FIG. 6 represents cross sections of aligned intermediate section 50, 52 of the pair 1 and the pair 3 contact wires, according to a first embodiment of the invention. As indicated in FIGS. 5 and 6, first intermediate sections 50 of the pair 1 contact wires are formed to diverge vertically apart with respect to the plane of the free end portions of the pair 1 contact wires, and traverse one another to align and couple inductively with corresponding second intermediate sections 52 of the pair 3 contact wires with a first spacing (e.g., 0.040 in.). As shown in FIGS. 5 and 6, the second intermediate sections 52 also diverge vertically apart with respect to the plane of the free end portions of the pair 3 contact wires. Inductive compensation coupling is thus obtained with respect to offending crosstalk introduced on the pair 1 and the pair 3 wires by a mating plug connector. The intermediate section 50 of the “1T” contact wire and the intermediate section 52 of the “3T” contact wire in FIG. 6, are aligned adjacent to one another and extend in a first plane 54. The intermediate section 50 of the “1R” contact wire and the intermediate section 52 of the “3R” contact wire in FIG. 6, are aligned adjacent to one another and extend in a second plane 56. Cross sections of the two sets of coupled intermediate sections 50, 52 in FIG. 6 are thus disposed at corresponding corners of a parallelogram.

The first and the second planes are separated by a distance set to obtain an adequate level of inductive compensation coupling among the jack contact or lead frame wires 12, without additional inductive coupling such as by loops printed on an associated wiring board. Such distance may vary from about 0.08 to as much as 0.15 inch, with the level of inductive compensation coupling between each pair of coupled intermediate sections increasing as the separation distance between their corresponding planes increases. For example, a separation of about 0.10 inch may be sufficient to compensate for plugs that meet current TIA requirements with respect to inductively induced crosstalk.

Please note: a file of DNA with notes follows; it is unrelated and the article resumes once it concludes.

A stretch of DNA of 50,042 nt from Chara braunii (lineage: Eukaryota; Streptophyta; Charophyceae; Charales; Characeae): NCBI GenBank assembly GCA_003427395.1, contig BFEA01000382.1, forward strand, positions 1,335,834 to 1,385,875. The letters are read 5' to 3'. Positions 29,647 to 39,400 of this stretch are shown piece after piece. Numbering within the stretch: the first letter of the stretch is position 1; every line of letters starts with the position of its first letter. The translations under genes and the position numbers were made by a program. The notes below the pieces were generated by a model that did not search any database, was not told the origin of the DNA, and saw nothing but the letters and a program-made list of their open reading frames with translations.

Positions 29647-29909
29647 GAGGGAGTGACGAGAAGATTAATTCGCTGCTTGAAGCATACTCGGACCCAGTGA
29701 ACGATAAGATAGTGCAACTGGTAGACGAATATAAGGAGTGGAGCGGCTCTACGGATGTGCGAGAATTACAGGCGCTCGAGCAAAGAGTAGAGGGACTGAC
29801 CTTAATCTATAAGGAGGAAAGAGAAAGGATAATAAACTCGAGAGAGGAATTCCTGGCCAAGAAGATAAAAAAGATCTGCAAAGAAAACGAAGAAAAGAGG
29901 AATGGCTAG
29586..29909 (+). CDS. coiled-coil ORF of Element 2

The separation between coupled intermediate sections 50, 52 in each of the two planes 54, 56 (e.g., 0.040 inch), is less than the separation distance set between the planes 54, 56 containing each pair of coupled sections. With the configuration of FIG. 6 and a separation of 0.15 inch between the planes 54, 56, inductive compensation coupling of about 45 mv/v/in has been obtained. This represents an improvement by a factor of two compared with the contact wire configuration in the mentioned '428 patent with a corresponding separation of 0.15 inch. Thus, the overall length of the contact wires 12 in the present jack 10 may be reduced by as much as one-half, further decreasing the signal time delay between the plug/jack interface 20 and the point at which the desired inductive compensation coupling becomes effective.

FIG. 7 shows cross sections of coupled intermediate sections 150, 152 of the pair 1 and the pair 3 contact wires 12 within the jack housing 14, in a second embodiment of the invention. With the spacing between the coupled intermediate sections 150, 152 in each plane 154, 156 set at 0.040 inch, and the separation between the planes 154, 156 containing the coupled sections set at 0.15 inch, inductive compensation coupling of about 42 mv/v/in has been obtained. The cross sections of the two sets of coupled intermediate sections 150, 152 in FIG. 7 are aligned vertically and disposed at corresponding corners of a rectangle.